7. Chris, the freedom that is being talked about is not the freedom you mean. Freedom, in other words, is not univocal. There is civil freedom: and certainly, in the United States, people enjoy a civil freedom to be Catholic or not. There is the freedom to make a moral choice (without which there is neither virtue nor vice): and within each person’s heart there is the freedom to obey or disobey. Then there is the freedom which I think you have in mind: the freedom to act with no consequences. And you are correct that the decision to obey the faith is not free of consequences, eternal consequences. But many of these folks whom Chironomo is speaking of, I suspect, do not believe that there are any consequences. Of course they’re wrong, but that is what they think.

  8. Paul Priest says:

    Sorry Father, but feel I have to respond to one of your comments:
    The CCC does not state the permissibility of Capital Punishment – but of a Death Penalty.
    There is a very distinct difference – one present even since the time of the Catechism of Trent [where the death penalty was deemed a self-sacrifice of the penitent in reparation] Death is not to be considered as a form of punishment; but of self-offered retributive justice [of course we could always argue that 'There is but One Sacrifice'? and this negates any necessity ; and 'charity goes beyond all demands for justice' but that's beside the point - a Justifiable Death Penalty within catholic Morality has NOTHING to do with punishment and has never been so except in limited subjective asides for centuries [cf. St Bernard's refusal to condone the execution of heretics solely for being heretics] ]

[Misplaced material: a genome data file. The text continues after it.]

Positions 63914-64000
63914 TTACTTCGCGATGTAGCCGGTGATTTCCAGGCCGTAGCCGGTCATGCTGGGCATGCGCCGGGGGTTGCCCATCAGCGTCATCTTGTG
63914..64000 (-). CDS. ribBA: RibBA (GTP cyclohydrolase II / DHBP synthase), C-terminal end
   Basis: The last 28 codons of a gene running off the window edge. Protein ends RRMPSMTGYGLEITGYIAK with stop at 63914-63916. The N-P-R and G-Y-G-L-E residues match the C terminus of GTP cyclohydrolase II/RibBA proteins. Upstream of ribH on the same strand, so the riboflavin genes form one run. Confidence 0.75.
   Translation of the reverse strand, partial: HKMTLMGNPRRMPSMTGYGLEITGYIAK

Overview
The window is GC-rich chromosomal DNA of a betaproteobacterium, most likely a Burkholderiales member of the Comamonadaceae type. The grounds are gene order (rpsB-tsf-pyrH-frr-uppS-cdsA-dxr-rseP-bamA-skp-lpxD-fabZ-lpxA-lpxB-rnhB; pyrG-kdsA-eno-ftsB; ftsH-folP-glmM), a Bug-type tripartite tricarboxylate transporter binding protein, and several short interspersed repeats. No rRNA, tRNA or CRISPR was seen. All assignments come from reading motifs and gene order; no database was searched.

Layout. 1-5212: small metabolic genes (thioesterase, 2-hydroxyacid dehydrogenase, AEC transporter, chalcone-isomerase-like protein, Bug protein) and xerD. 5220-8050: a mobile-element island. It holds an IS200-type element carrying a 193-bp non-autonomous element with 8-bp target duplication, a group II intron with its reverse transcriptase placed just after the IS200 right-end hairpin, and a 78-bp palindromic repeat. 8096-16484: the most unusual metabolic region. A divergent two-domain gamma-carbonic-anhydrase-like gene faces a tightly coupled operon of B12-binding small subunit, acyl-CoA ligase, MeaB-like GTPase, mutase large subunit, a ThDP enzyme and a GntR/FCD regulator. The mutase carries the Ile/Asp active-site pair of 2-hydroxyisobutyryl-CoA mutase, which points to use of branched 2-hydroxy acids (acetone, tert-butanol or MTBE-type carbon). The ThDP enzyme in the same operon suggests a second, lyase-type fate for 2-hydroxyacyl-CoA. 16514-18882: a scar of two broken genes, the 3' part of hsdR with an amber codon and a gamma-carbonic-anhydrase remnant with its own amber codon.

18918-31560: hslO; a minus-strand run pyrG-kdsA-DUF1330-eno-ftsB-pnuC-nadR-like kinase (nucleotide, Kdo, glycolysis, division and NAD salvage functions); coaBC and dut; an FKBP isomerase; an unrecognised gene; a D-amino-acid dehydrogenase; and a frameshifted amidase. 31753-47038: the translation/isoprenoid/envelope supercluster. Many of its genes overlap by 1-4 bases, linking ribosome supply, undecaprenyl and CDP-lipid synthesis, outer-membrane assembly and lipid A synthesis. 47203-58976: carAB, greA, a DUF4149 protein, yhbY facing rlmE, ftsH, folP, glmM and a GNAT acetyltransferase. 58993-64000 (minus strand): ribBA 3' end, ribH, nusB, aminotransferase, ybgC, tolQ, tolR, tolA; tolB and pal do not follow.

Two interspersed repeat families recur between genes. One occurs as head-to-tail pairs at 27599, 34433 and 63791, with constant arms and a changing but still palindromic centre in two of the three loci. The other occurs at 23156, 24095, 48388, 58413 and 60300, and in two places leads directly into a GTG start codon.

– the CCC goes even further – Death is not a VALID form of punishment !
    What is determined as a ‘permissible’ death penalty is naturally one within the exclusive remit of moral dillemma – where in order to directly save the immediate threat to life [where no other tenable means are available - i.e. incarceration ] it is potentially right action to take the life of another in order to save life. e.g. the shooting of a suicide bomber or sniper or threatening terrorist; [This [like killing in self-defence] is sometimes confused with the double-effect – but it is not within the same remit as killing another human is an intrinsically morally disordered act [i.e. acts only permissible when directly used in moral dillemma to prevent the only alternative of objective evil ] and NOT available to the remit of the double-effect [where secondary indirect morally disordered acts are permissible for a greater good].
    What the catechism and evangelium vitae are saying is that execution is only ever ‘critically’ permissible when it is in order to prevent an otherwise directly consequential inevitable evil – it’s basically an extension of three of the seven aspects of the Just war theory.

    There is NO accessibility to the consideration of the execution of the imprisoned as ever being coherent to moral order [and please do not attempt to use the specious Avery-Dulles speech to the USCCB , the situationist Leo X & Innocent III decrees or the miscontextualised Pius XII [inhumanity] to argue against this position – it is simply not possible – The councils of Arles, Quiercy, Valencia, Nancy & Trent reiterate Romans 8 – we are never allowed to kill as punishment ]

    I have to say I was also saddened that you should hold some spurious political presumptions regarding present papal policy – capitalism is an economical extension of the hegelian geist and is intrinsically marxist in demeaning and debasing humankind into a socio-economic pawn in a limited doxic ideology [ref rerum novarum ] – and His Holiness has condemned it accordingly ; as has every Pope for the past 200 yrs.